NHRA - National Hot Rod Association

World’s quickest street cars shine in Peak Street Car Shootout

Eight of the world's quickest street-legal drag and drive cars gathered in Chicago for the Peak Street Car Shootout, where Dave Schroeder earned a final-round victory over Alex Taylor.
24 May 2024
Kevin McKenna, NHRA National Dragster Senior Editor
Street Car

Six-second race cars are a common sight at NHRA Mission Foods Drag Racing Series events, but six-second race cars that can also be legally street driven is another matter entirely.

Perhaps that’s what made the Peak Street Car Shootout presented by Sick the Mag at last weekend’s Gerber Collision & Glass Route 66 NHRA Nationals presented by Peak Performance so special as it brought together eight of the nation’s quickest and fastest street cars to race for bragging rights and a special acrylic NHRA Wally.

The weekend began with a street cruise, where the eight participants, Alex Taylor, Tom Bailey, Nick Taylor, Randy Groebner, Earl Schnexnayder, Dave Schroeder, Bryant Goldstone, and Tom McGilton, logged approximately 30 miles on their cars, visiting historic Chicago landmarks, including the prison made famous in the 1980 Blues Brothers film.

During two days of qualifying, Bailey set the early pace with his Sick 2.0 Camaro, which is officially the world’s quickest street car with a 5.77 best at more than 260 mph. The eight drivers settled in for final eliminations on Sunday afternoon, where Canadian Schroeder and his partner and crew chief, John Ens, landed in the Route 66 Nationals winner’s circle after Schroeder drove the team’s nitrous-equipped Corvette to a final-round win over the ’55 Chevy of Hot Rod Garage star Alex Taylor. Schroeder, who suffered a setback early in the 2023 season when he crashed his car at the Sick Week event in Orlando, Fla., finished off the comeback with a 6.57 that held off Taylor’s 6.76.

“After struggling with the new car for a few days, we got it to go A-B when it counted and while running our friends Alex and Dennis Taylor and family,” said Schroeder in an interview with Sick the Mag. “We could not street drive this soon-to-be beast of a car without the great products from Gear Vendors Overdrive, Delta PAG, Isky Cams, QA1, and Strange Engineering.”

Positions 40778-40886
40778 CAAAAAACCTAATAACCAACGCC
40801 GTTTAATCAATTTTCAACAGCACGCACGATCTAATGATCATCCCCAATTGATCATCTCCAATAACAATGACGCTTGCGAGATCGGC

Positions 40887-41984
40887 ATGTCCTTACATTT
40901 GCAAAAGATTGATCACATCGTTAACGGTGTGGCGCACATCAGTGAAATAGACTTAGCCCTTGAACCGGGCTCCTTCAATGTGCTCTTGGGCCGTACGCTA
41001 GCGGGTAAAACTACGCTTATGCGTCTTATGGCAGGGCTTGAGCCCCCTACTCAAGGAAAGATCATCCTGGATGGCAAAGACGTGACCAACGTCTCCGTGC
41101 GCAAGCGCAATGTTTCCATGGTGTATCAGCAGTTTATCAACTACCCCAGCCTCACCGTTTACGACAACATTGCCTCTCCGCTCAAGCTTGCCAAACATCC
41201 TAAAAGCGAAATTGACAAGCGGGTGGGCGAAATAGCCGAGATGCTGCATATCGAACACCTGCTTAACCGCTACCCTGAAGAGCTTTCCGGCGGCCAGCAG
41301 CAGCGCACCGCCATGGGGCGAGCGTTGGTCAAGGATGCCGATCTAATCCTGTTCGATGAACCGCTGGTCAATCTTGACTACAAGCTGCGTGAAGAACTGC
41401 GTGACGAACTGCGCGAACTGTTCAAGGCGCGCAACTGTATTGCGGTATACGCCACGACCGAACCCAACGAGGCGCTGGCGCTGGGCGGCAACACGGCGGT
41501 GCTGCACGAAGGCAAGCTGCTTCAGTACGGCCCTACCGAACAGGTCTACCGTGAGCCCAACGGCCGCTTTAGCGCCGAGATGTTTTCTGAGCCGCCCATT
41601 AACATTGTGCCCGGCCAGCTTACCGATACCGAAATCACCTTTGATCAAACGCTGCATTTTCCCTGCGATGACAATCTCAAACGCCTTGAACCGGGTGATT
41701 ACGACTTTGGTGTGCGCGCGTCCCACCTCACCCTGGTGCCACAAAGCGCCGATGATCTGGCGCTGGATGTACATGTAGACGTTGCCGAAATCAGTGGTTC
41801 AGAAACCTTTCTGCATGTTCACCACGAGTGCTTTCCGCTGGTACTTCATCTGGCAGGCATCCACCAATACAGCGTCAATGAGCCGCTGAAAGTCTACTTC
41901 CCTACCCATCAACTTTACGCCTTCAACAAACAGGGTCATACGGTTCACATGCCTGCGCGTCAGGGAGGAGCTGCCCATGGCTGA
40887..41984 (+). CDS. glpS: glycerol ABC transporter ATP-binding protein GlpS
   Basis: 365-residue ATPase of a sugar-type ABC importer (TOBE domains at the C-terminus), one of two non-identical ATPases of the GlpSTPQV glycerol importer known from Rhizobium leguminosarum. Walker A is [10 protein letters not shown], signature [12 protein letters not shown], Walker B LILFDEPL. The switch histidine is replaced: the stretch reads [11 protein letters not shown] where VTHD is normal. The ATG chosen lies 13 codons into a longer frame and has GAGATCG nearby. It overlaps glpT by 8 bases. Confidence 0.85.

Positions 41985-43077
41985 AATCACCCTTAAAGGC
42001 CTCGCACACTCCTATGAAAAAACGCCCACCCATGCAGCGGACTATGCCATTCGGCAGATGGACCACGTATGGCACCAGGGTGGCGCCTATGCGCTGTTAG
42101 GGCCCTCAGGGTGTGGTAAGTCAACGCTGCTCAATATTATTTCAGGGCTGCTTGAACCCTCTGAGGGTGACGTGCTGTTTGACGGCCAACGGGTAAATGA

Afterwards, Schroeder explained his attraction to drag and drive events, which couple a drive of 1,000 or more street miles with five days of competition at different dragstrips.

“We’ve been doing this [drag and drive] since 2010, but there wasn’t really a class for this type of car,” Schroeder said. “It’s really a slow Pro Mod, but it’s competitive in drag and drive events. We won Hot Rod Drag Week in 2017, and we won it again in 2021.

“[Drag and drive races] are serious and require a high level of effort, but it’s fun, and the people doing it are a hoot. On the street, everyone is willing to give you parts or share their knowledge to help you get to the next track. This car has gone 6.42, but our goal is to get it into the fives. We’re a long way from that, but I think we can get there.”

Taylor may have lost the final, but she certainly didn’t leave Route 66 Raceway empty-handed as she shared her experience with her huge social media following. Taylor not only documented numerous six-second runs in her turbocharged ’55 Chevy but also got a chance to bond with fellow Peak-backed racers John and Brittany Force. Taylor even got an extremely rare opportunity to warm up John Force’s 11,000 horsepower Peak/BluDEF Camaro on Saturday.

“That was incredible,” Taylor said. “I've never had the chance to sit in a fuel car that was actually running. It's one thing to hop in for a picture, but when you actually start the car, wow, there's a lot going on there.”

“Any time I get in any kind of a race car or anything new is always a very intimidating factor,” Taylor said. “John's got an incredible crew of guys that walked me through every step. A huge thank-you to them for letting me do that because I know that comes in and changes their operation for the day. It was just incredible to sit behind an engine like that.”

The Peak Street Car Shootout presented by Sick the Mag also presented an opportunity for fans to learn more about the rapidly growing NHRA Street Legal program, which encourages high-performance enthusiasts to race on the track, not on the streets. Among other things, NHRA Street Legal offers a user-friendly licensing program and opportunities for racers of all skill levels.